For more information about this Critical Patch Update, customers should refer to the Critical Patch Update Advisory and the executive summary published on My Oracle Support (Doc ID 2420273.1).  

July 2018 Critical Patch Update Released

Tue, 2018-07-17 15:01

Oracle today released the July 2018 Critical Patch Update.

This Critical Patch Update provided security updates for a wide range of product families, including: Oracle Database Server, , Oracle Global Lifecycle Management, Oracle Fusion Middleware, Oracle E-Business Suite, Oracle PeopleSoft, Oracle Siebel CRM, Oracle Industry Applications (Construction, Communications, Financial Services, Hospitality, Insurance, Retail, Utilities), Oracle Java SE, Oracle Virtualization, Oracle MySQL, and Oracle Sun Systems Products Suite.

37% of the vulnerabilities fixed with this Critical Patch Update are for third-party components included in Oracle product distributions.  The CVSS v3 Standard considers vulnerabilities with a CVSS Base Score between 9.0 and 10.0 to have a qualitative rating of “Critical.”  Vulnerabilities with a CVSS Base Score between 7.0 and 8.9, have a qualitative rating of “High.”

While Oracle cautions against performing quantitative analysis against the content of each Critical Patch Update release because such analysis is excessively complex (e.g., the same CVE may be listed multiple times, because certain components are widely used across different products), it is fair to note that bugs in third-party components make up a disproportionate amount of severe vulnerabilities in this Critical Patch Update.  90% of the critical vulnerabilities addressed in this Critical Patch Update are for non-Oracle CVEs.  Non-Oracle CVEs also make up 56% of the Critical and High vulnerabilities addressed in this Critical Patch Update.

Finally, note that many industry experts anticipate that a number of new variants of exploits leveraging known flaws in modern processor designs (currently referred as “Spectre” variants) will continue to be discovered.  Oracle is actively engaged with Intel and other industry partners to come up with technical mitigations against these processor vulnerabilities as they are being reported. 

For more information about this Critical Patch Update, customers should refer to the Critical Patch Update Advisory and the executive summary published on My Oracle Support (Doc ID 2420273.1).  

Updates about the “Spectre” series of processor vulnerabilities and CVE-2018-3693

Tue, 2018-07-10 12:06

A new processor vulnerability was announced today. Vulnerability CVE-2018-3693 (“Bounds Check Bypass Store” or BCBS) is closely related to Spectre v1. As with previous iterations of Spectre and Meltdown, Oracle is actively engaged with Intel and other industry partners to develop technical mitigations against this processor vulnerability.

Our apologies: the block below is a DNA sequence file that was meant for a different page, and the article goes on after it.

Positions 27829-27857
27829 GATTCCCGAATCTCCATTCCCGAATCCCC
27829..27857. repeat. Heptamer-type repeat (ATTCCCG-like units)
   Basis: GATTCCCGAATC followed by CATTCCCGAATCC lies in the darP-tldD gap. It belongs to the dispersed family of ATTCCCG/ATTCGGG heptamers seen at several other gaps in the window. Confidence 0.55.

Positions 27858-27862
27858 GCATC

Note that many industry experts anticipate that a number of new variants of exploits leveraging these known flaws in modern processor designs will continue to be disclosed for the foreseeable future. These issues are likely to primarily impact operating systems and virtualization platforms, and may require software update, microcode update, or both. Fortunately, the conditions of exploitation for these issues remain similar: malicious exploitation requires the attackers to first obtain the privileges required to install and execute malicious code against the targeted systems.

In regard to vulnerabilities CVE-2018-3640 (“Spectre v3a”) and CVE-2018-3639 (“Spectre v4”), Oracle has determined that the SPARC processors manufactured by Oracle (i.e., SPARC M8, T8, M7, T7, S7, M6, M5, T5, T4, T3, T2, T1) are not affected by these variants. In addition, Oracle has delivered microcode patches for the last 4 generations of Oracle x86 Servers.

As with previous versions of the Spectre and Meltdown vulnerabilities (see MOS Note ID 2347948.1), Oracle will publish information about these issues on My Oracle Support.

Updates about the “Spectre” series of processor vulnerabilities and CVE-2018-3693

Tue, 2018-07-10 12:06

A new processor vulnerability was announced today. Vulnerability CVE-2018-3693 (“Bounds Check Bypass Store” or BCBS) is closely related to Spectre v1. As with previous iterations of Spectre and Meltdown, Oracle is actively engaged with Intel and other industry partners to develop technical mitigations against this processor vulnerability.

Note that many industry experts anticipate that a number of new variants of exploits leveraging these known flaws in modern processor designs will continue to be disclosed for the foreseeable future. These issues are likely to primarily impact operating systems and virtualization platforms, and may require software update, microcode update, or both. Fortunately, the conditions of exploitation for these issues remain similar: malicious exploitation requires the attackers to first obtain the privileges required to install and execute malicious code against the targeted systems.

In regard to vulnerabilities CVE-2018-3640 (“Spectre v3a”) and CVE-2018-3639 (“Spectre v4”), Oracle has determined that the SPARC processors manufactured by Oracle (i.e., SPARC M8, T8, M7, T7, S7, M6, M5, T5, T4, T3, T2, T1) are not affected by these variants. In addition, Oracle has delivered microcode patches for the last 4 generations of Oracle x86 Servers.

As with previous versions of the Spectre and Meltdown vulnerabilities (see MOS Note ID 2347948.1), Oracle will publish information about these issues on My Oracle Support.

Updates about the “Spectre” series of processor vulnerabilities and CVE-2018-3693